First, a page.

1·Is the item in question something you truly want/need and is covered in your budget? This is always an important question to ask before buying anything, and the answer should always be Yes for a purchase to take place.
2·Would you consider purchasing the item at its normal price tag? A Yes here means that you are in fact saving money.
3.Is the corresponding Budget Category in good financial shape? This means that the Budget is certainly not in deficit, and its current balance looks like it can handle other foreseeable important expenditures. A Yes here is also important. We don’t want to go out to the world backwards “saving” money on non-essential purchases within a Budget Category that is currently on the ropes.

A Yes to all of the above questions means that you’ve truly saved money on the given purchase. This saved money can simply remain in it’s existing budget bag which is the default if you don’t do anything extra, or it can be moved somewhere else. For example, you may be more motivated to scour the paper and junk mail for coupons and deals if you were going to take the money saved and do something special with it such as put it toward that next cruise!

For instant-rebates, coupons and percent-off specials the savings is immediate. The extra dollars are in your budget system right now.

Example, you buy some household type items at 50% off for a total savings of $20.00. The savings is immediate and is reflected in your budget by the lower cost that shows up in your ledger. If you had planned on paying the original price and the coupon/percent-off deal was just a windfall benefit, then you could choose to allocate all or some of the $20.00 savings into other budget categories. Use “T/T” in the Household budget to transfer funds (up to $20.00) to one or more other Budget Ledgers: Vacation perhaps? The receiving Budget Ledgers would have a “T/F” Household entry. You should also include a note in both the T/T and T/F entries of why the transfer is being made (something like “windfall”). At the end of this process, the savings made on the purchases would reduce the Household balance and it would appear that you just paid the regular prices. Your Vacation budget would show an increased balance reflecting a redirection of the savings you obtained in your household purchases.

Note, if it was an instant rebate, then treat it like a coupon and proceed as outlined above except that you will probably pay sales tax (if any) on the pre-rebate price. If a real rebate check is involved, then I recommend that you take the approach outlined in the topic: Rebate Well - Detail on page 175.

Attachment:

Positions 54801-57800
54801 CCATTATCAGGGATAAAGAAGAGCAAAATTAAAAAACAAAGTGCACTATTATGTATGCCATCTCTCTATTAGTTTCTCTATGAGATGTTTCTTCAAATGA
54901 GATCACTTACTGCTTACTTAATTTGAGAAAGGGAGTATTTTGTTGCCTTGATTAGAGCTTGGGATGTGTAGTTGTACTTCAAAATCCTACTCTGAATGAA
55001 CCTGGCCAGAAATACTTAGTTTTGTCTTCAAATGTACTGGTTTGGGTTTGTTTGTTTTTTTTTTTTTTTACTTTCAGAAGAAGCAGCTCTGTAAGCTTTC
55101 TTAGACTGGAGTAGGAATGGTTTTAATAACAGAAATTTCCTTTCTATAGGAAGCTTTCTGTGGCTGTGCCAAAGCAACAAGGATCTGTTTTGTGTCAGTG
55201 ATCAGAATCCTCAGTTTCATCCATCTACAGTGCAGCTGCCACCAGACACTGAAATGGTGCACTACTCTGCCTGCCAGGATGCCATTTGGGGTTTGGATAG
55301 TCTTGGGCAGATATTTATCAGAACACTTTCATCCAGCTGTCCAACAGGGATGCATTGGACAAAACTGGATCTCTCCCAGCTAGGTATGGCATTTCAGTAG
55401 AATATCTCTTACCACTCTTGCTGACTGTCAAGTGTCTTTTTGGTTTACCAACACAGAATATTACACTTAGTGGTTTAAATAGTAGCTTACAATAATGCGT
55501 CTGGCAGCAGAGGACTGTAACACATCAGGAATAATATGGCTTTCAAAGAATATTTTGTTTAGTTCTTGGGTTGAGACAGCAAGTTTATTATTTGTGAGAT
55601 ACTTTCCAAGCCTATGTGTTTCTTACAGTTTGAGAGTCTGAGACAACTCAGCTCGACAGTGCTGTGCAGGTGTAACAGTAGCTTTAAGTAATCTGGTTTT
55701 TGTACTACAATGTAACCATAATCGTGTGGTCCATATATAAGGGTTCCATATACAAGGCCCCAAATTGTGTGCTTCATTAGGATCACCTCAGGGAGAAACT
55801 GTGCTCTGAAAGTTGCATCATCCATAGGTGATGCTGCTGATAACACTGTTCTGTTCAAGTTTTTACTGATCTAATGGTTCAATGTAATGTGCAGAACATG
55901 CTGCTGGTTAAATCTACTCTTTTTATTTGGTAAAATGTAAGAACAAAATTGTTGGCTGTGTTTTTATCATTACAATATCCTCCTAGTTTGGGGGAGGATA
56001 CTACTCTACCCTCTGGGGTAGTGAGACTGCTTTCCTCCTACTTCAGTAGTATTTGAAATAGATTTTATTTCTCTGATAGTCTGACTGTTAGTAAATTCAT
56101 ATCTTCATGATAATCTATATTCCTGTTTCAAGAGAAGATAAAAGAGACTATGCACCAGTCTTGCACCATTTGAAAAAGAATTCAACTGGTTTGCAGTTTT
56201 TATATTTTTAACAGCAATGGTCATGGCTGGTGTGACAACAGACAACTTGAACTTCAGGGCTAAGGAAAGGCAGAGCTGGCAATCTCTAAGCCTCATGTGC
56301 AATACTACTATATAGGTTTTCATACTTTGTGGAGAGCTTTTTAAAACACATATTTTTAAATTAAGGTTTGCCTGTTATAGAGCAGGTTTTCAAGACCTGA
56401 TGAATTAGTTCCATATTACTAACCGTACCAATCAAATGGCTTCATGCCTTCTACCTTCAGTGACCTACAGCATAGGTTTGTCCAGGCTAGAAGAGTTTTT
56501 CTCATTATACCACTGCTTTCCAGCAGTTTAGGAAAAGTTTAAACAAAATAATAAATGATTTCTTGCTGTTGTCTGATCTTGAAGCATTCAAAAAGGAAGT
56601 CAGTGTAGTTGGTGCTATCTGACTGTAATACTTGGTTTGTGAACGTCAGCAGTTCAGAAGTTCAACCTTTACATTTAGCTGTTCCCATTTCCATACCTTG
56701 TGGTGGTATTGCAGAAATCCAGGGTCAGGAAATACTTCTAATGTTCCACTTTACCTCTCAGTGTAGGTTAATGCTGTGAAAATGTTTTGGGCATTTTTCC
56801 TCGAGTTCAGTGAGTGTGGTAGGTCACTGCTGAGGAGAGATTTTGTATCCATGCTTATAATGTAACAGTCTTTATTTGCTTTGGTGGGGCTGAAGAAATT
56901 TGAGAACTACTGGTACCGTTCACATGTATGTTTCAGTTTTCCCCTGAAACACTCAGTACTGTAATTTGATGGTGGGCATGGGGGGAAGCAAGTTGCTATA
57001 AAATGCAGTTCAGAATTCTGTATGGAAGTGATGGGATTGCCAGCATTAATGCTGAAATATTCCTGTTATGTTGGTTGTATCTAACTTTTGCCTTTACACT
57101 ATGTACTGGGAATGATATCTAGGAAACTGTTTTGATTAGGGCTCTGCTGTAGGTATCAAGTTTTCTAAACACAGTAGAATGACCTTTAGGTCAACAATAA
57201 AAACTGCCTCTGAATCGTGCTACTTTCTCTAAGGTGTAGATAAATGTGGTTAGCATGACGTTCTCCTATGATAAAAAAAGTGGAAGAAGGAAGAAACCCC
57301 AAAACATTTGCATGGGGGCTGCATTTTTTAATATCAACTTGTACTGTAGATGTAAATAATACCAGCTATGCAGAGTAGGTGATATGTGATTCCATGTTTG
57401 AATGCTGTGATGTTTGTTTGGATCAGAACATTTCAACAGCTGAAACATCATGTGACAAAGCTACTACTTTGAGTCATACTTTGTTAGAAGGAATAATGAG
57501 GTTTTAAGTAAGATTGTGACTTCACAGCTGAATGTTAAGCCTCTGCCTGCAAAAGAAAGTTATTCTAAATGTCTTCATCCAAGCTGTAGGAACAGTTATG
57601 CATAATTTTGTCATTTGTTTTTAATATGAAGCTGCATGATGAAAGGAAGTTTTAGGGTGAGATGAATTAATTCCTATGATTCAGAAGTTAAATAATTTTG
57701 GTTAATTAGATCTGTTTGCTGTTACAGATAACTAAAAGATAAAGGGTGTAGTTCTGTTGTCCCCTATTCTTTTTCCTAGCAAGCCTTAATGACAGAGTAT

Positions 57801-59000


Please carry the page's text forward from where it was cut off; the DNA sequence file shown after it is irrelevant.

Taking these extra steps can allow you to see the positive efforts of clipping those coupons, waiting for the special deals or mailing in those rebates! Especially by transferring the saved dollars into one of your oft-neglected categories or into a troublesome (deficit laden) category.

Five Dollars off for a limited time
Received a coupon for $5.00 off your next purchase of $25.00 or more. But must use by a date a month or so away. Great, but you need to plan this out carefully. Such a coupon is a great percentage off, but use it wisely. You will want to purchase items that you would normally have bought anyway at the prices available. Then you will receive the true benefit of the savings. Let’s say the coupon is for the local hardware store. You already shop there on a routine basis for say light bulbs, batteries, hardware, paint stuff, and so on. The present issue is whether or not you need $25.00 or more worth of such stuff within the allotted timeframe? If you are real lucky, you maybe just getting ready to go to this store and have a list totally at or above the $25.00 minimum required. Otherwise take time to make a list of needed items. Start this list right away after receiving the coupon. Waiting to the last minute (the expiration date) can result in a missed opportunity to save or worst, to buy items that you don’t really need just to get the savings. I recommend posting the list in a prominent place and let other family members put in their comments and recommendations. In this way, you can accumulate a list of needed items that total up at least to the required minimum. If you include the potential purchase of items that you would normally buy somewhere else then confirm that the store in question has a reasonable price compared to where you would normally buy the given item(s). Once you’ve reached the magic number, go ahead and use the coupon. There is no advantage to waiting unless it’s a percentage off total deal instead of a fixed dollar amount. Important: if you just can’t get to the required purchase total, then let the offer pass on by.